Have you ever eaten....
Crocodile tail? Or antelope? Or flying ants? Well, I'd guess most of you haven't and don't worry we're not cooking any of that today!
Mostly because I wouldn't even know where to begin to find it. But if you were in Zimbabwe, it might be what's for dinner. For the most part, people in Zimbabwe eat very well, but political strife and severe droughts can cause food shortages at times. Because the country is bordered by the Zambezi and the Lipopo rivers, the soil is very rich and farmers have a long growing season to grow their main crops of corn, squash, pumpkin, yams, peanuts and mapopo (papaya).
Corn is eaten in many forms but it's ground form is the most common. Ground cornmeal, called mealie, is mixed with water and boiled to become the national dish, Sadza, which is served at breakfast, lunch and dinner. It is eaten with stews, greens, beans, curdled milk (!), and pretty much anything.
Because the country was ruled for a time by Britain, the people have taken on some British customs, such as tea time in the morning and afternoon. I think if I had to incorporate an English custom into my life that would be the one I picked too! Another influence on the culture was the trade market. Portuguese traders introduced the peanut to Zimbabwe and it grew in popularity to become one of the country's staple foods.
Meats in Zimbabwe range from chicken, beef and goat to the more exotic crocodile, gazelle, and kudu. Another form of protein found in the marketplace are dried mopine worms (a spiny catepillar) and dried flying ants. Supposedly, the ants taste buttery when eaten fresh and become a salty, chewy snack when fried - I guess it's the Zimbabwe version of popcorn!!!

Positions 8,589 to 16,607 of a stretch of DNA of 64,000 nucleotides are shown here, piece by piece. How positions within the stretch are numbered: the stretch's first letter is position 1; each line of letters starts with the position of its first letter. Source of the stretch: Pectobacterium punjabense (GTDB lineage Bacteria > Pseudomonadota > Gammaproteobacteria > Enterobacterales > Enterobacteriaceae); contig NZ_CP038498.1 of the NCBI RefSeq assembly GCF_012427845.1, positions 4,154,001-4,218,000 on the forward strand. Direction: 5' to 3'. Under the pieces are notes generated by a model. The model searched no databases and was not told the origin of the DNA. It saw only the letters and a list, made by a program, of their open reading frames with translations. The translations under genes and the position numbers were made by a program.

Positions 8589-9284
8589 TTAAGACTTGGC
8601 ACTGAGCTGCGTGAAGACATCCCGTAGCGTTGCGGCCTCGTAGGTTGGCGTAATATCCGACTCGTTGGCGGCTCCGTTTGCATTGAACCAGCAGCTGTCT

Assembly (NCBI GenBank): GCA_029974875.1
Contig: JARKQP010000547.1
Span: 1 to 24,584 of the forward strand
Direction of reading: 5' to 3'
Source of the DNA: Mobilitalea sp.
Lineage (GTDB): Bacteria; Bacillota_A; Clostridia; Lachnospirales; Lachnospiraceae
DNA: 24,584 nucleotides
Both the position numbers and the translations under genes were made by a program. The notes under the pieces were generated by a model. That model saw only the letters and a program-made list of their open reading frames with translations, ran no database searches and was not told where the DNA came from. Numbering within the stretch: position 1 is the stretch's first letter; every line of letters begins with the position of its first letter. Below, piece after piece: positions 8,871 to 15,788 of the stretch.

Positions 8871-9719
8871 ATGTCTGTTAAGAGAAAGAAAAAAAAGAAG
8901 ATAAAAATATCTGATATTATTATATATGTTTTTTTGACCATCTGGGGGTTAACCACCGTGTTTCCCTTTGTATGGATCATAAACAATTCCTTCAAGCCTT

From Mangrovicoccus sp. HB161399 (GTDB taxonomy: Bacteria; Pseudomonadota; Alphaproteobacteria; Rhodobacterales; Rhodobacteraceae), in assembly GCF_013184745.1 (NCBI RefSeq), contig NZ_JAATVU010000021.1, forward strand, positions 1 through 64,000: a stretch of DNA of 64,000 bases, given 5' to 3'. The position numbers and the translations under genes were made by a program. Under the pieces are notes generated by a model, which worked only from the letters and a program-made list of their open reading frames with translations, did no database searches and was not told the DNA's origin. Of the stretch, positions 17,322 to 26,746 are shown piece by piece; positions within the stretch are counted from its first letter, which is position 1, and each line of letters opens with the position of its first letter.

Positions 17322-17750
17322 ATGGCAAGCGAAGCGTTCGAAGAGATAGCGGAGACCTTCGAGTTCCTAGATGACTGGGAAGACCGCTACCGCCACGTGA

We aren't going to be trying anything that exotic I can assure you, butI found a restaurant near Victoria Falls you should try if you are ever in the area!! Check out their menu it's very exotic. I decided to make the national dish of Sadza with a Peanut Butter Stew called "Dovi" which has lots of healthy spinach. Sounds good to me!!! Let's go.
- 4 cups water
- 2 1/2 cups white cornmeal
1. Boil 3 cups of the water.
2. Mix 1 cup water with 1 1/2 cornmeal in small bowl.
3. When water boils reduce the heat to low and add the cornmeal/water mixture. Cook 5 mins. stirring constantly.
4. Slowly add last cup of cornmeal and stir and stir until it is very thick and doesn't stick to sides. Plop it onto a serving platter or bowl and make it a pretty mound.
My kids decided this was edible playdough and once it cooled down a bit they shaped it into all kinds of things. It tasted ok but was kind of bland by itself, but I imagine mixed with some butter and salt or a saucy stew (like from the next recipe) it would be very good and filling.
Dovi (Peanut Butter Stew)
For the recipe you will need:
- 1 medium onion - thinly sliced
- 2 Tbsp butter
- 2 cloves garlic- crushed
- 1 tsp salt
- 1/2 tsp pepper
- 1/2 tsp cayenne pepper
- 1 bell pepper (I like yellow)- sliced
- 2 lbs chicken- cut up (I used boneless breasts)
- 4 or 5 tomatoes (I used canned whole tomatoes)
- 6 Tbsp creamy peanut butter
- 1/2 lb fresh spinach
2. Add garlic, seasonings, bell pepper and chicken.
3. When chicken is browned, add tomatoes and smush them up.
4. Add 2 cups of water and simmer 5 mins.
5. Add peanut butter and simmer another 5 mins.
6. Put the spinach in pan and stir until it is wilted.
7. Serve with Sadza.
I made this with the sadza and I also made some backup rice. I liked it with the sadza - the sauce I could drink and it had so many healthy ingredients, but I think it was even better over the rice. It reminded me of a similar Thai dish with spinach in a peanut sauce but this was a simpler taste. Very good. Very, very good. I really think some kids who are a little more adventurous than mine would enjoy this. Mine made faces at the spinach, played "playdough" with the sadza and ate chicken with rice. Thank goodness for multivitamins! I try.